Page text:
Tesla’s Full Self-Driving system charges consumers a premium for a software package called “Full Self-Driving Capability” that promises “[y]our car will be able to drive itself almost anywhere” and would be able “to conduct short and long-distance trips with no action required by the person in the driver’s seat.”
The Full Self-Driving feature has been extremely popular, as it was reported in November 2023 that at least 285,000 consumers have paid for this upgrade package.
The Full Self-Driving package has been available since 2016 and first went on sale as a $3,000 option, although prices have shifted up and down over time. Currently, Tesla is charging $12,000 for its optional Full Self-Driving Capability.
Tesla originally claimed the package would be available in 2019 and subsequently issued a series of announcements that its release was forthcoming.
While many customers have praised Tesla for its innovation and vision, many others have criticized it for overpromising and underdelivering on its self-driving technology. Tesla has maintained that Full Self-Driving is still “a work in progress” and that it will eventually achieve true full self-driving capability. However, it remains to be seen whether it can deliver on its promises without compromising the safety and trust of its customers and the public.
Tesla’s Full Self-Driving Claims Were False or Misleading.
According to customers and experts, Tesla’s Full Self-Driving software still does not work. While Tesla claims that all its vehicles have the hardware to fully drive themselves, customers report their experience does not match up with Tesla’s claims.
While Tesla has finally released a Full Self-Driving software update as a beta project to drivers in the United States, Tesla cars are still not capable of fully driving themselves.
The Society of Automotive Engineers (SAE) defines six levels of driving automation that range from 0 (full manual drive) to 5 (fully autonomous). Tesla’s Full Self-Driving system is rated as “level 2” on the SAE’s driving automation scale, which means full responsibility still lies with the driver.
Many customers and critics have accused Tesla of misleading the public and delivering a faulty product that does not live up to its name. Tesla is currently facing lawsuits and other legal challenges over its claims that its vehicles can drive themselves.
The U.S. Department of Justice has also reportedly issued subpoenas to Tesla and asked for documents and information related to Full Self-Driving. The investigation is focused on whether Tesla misled investors and consumers about the safety and performance of its self-driving technology.
Full Self-Driving Class Action Lawsuit Filed in California
Court Sends Tesla Owner Claims to Arbitration
A class action lawsuit was filed in September 2022 on behalf of a group of Tesla owners who purchased the Full Self-Driving package, alleging Tesla made false and misleading statements about the capabilities and availability of its self-driving technology.
The class action lawsuit argued that Full Self-Driving is simply a beta production project
“that requires constant supervision and intervention by the driver and that it is prone to errors and malfunctions that endanger the safety of the occupants and other road users.”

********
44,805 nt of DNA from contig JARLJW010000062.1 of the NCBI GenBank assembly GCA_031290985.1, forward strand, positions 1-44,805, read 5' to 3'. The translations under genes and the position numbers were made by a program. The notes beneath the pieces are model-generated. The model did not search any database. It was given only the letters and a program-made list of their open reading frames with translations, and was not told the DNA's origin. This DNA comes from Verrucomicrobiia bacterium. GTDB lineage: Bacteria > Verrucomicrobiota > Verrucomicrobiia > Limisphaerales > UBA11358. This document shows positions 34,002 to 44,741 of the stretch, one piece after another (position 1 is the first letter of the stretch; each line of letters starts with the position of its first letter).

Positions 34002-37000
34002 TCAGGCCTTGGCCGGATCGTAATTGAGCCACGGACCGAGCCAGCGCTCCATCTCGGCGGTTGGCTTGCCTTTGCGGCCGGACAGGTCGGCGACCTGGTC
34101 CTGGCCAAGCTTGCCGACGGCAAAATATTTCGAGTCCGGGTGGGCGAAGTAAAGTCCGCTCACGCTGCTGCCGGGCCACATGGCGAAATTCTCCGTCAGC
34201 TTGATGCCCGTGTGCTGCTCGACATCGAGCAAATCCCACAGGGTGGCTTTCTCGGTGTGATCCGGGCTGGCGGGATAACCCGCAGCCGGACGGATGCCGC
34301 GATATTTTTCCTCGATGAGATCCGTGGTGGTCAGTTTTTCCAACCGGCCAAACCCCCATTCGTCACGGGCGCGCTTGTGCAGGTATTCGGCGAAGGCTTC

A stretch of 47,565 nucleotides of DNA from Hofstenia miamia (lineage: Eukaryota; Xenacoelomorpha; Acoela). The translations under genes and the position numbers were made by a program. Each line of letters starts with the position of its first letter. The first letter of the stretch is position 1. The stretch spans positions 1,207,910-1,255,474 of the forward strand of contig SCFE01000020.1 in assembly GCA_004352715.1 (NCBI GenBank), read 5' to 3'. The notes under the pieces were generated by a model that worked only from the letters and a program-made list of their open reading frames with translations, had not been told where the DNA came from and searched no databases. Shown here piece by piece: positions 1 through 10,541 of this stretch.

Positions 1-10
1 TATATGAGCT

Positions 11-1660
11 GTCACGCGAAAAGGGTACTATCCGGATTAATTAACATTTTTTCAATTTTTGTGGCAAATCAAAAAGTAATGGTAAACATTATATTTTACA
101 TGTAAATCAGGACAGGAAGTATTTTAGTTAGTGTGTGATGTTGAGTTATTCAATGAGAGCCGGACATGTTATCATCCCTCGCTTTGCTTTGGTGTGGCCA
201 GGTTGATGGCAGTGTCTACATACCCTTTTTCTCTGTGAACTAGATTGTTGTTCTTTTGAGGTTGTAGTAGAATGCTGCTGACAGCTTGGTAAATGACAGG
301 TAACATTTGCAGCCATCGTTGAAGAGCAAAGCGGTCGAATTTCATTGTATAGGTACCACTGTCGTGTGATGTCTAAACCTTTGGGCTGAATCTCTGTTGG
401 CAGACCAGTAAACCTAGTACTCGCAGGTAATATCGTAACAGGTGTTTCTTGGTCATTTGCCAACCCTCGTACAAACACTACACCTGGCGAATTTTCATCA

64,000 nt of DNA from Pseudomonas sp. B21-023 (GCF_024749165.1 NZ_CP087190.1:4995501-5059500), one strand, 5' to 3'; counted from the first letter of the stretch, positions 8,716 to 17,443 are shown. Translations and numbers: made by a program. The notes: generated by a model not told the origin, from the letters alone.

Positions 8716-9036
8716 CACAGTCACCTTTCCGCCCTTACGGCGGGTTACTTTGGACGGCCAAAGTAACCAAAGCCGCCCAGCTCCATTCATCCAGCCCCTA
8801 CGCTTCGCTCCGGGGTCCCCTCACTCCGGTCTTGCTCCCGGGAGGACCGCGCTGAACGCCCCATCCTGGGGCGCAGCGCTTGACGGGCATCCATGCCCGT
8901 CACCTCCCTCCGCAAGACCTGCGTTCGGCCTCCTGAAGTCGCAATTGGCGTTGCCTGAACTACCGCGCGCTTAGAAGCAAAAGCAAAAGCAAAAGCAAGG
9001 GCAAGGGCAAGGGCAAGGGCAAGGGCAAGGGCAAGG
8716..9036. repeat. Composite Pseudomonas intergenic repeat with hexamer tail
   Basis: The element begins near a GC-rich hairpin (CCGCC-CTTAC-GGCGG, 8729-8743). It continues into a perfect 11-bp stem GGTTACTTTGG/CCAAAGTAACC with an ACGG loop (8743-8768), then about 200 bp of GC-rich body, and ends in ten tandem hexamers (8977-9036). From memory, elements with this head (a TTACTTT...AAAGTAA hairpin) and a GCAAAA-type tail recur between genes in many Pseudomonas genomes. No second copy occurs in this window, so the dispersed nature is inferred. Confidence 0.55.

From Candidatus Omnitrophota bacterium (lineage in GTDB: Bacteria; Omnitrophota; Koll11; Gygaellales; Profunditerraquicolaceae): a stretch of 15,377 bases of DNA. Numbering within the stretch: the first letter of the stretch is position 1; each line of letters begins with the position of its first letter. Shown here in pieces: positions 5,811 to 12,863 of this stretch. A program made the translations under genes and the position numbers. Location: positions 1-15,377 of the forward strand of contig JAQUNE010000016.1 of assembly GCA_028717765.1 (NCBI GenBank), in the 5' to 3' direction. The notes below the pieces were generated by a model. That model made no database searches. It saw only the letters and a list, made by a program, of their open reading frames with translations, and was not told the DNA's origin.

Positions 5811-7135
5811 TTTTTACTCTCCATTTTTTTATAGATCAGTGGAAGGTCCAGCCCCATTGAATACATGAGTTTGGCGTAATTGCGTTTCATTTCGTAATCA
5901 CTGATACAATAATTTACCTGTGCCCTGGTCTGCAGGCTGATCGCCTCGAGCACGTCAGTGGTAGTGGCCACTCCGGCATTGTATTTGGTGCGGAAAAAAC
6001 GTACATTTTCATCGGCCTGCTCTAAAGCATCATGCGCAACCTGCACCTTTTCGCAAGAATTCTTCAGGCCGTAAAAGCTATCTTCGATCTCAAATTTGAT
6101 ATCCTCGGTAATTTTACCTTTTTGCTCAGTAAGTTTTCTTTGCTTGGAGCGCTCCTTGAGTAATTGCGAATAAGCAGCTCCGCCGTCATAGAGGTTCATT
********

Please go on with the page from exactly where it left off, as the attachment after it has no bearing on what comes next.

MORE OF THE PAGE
The class action also accused Tesla of failing to deliver on its promises of rolling out Full Self-Driving features, such as traffic light recognition and automatic driving on city streets, by the end of 2019. The lawsuit quoted Tesla’s website, which in 2019 stated that traffic light recognition and automatic driving on city streets were “coming later this year.”
However, while the Court did not throw out the lawsuit, the Court recently ruled that unless drivers opted out of an arbitration clause when they bought their vehicles, they could not participate in the class action lawsuit.
Understanding Your Legal Options
If you purchased Tesla’s Full Self-Driving Capability upgrade and now believe that Tesla made false advertising claims about their Full Self-Driving technology, you may be eligible to take legal action. Such claims may also include Tesla’s assertions regarding the safety levels of its Full Self-Driving package.
If you did not opt out of the arbitration clause when you purchased or leased your Tesla, you have two potential paths to consider: (1) pursuing a small claims lawsuit through court proceedings or (2) lodging a claim in arbitration.
Your choice between small claims and arbitration hinges on various elements, including:
- Your inclination towards a public trial on your own.
- The pace of resolution.
- The costs involved.
Filing a Small Claims Lawsuit Against Tesla
Small claims court can be an effective (and quick) alternative for handling limited-value legal claims. Small claims matters can be heard in a few months after filing.
The small claims process requires filing the necessary paperwork, appearing in court to present your case, and receiving a decision from the judge.
In small claims court, you can resolve disputes involving small monetary claims, which amount varies from state to state. In California, the small claims limit was increased to $12,500 as of January 1, 2024. However, keep in mind the court’s restricted jurisdiction and maximum financial awards, as well as the fact you would not be represented by an attorney while Tesla will (although not at the actual hearing).
Filing an Arbitration Claim Against Tesla